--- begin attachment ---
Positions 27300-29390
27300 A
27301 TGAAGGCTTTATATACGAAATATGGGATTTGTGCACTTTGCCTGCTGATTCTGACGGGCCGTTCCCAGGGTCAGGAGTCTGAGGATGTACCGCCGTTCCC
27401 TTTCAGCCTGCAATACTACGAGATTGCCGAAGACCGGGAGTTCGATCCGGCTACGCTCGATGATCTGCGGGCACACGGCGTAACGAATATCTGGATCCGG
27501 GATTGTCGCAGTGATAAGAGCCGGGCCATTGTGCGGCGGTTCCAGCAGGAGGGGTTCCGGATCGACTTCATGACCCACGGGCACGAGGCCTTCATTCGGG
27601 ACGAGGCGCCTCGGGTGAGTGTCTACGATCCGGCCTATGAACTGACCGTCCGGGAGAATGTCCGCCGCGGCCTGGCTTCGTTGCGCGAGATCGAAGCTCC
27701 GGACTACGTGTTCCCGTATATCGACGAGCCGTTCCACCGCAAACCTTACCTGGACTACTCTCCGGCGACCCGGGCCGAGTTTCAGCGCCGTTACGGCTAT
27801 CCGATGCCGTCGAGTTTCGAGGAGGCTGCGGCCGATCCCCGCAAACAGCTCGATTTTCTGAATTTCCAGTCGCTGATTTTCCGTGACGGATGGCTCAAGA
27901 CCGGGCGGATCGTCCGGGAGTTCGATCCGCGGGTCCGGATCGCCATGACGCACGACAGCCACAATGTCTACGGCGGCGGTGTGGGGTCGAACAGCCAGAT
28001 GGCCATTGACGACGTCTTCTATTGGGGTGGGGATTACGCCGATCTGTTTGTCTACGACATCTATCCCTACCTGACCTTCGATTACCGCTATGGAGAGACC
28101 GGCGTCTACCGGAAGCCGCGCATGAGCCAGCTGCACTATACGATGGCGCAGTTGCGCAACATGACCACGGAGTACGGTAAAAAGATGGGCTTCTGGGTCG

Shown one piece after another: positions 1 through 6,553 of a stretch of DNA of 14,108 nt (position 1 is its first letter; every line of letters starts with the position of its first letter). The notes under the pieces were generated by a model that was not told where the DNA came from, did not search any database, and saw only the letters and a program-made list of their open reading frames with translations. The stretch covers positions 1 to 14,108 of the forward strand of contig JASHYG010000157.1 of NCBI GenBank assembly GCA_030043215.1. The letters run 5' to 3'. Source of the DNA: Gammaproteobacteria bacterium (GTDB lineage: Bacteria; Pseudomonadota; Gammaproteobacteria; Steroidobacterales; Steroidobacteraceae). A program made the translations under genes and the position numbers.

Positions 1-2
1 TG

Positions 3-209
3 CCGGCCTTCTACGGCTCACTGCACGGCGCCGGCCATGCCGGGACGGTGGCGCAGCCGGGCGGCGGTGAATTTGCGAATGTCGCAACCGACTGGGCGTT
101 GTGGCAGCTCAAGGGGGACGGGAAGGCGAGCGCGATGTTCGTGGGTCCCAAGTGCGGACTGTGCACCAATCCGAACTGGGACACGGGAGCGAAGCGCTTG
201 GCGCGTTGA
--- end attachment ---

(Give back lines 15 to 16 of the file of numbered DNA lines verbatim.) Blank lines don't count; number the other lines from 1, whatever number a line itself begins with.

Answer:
Positions 3-209
3 CCGGCCTTCTACGGCTCACTGCACGGCGCCGGCCATGCCGGGACGGTGGCGCAGCCGGGCGGCGGTGAATTTGCGAATGTCGCAACCGACTGGGCGTT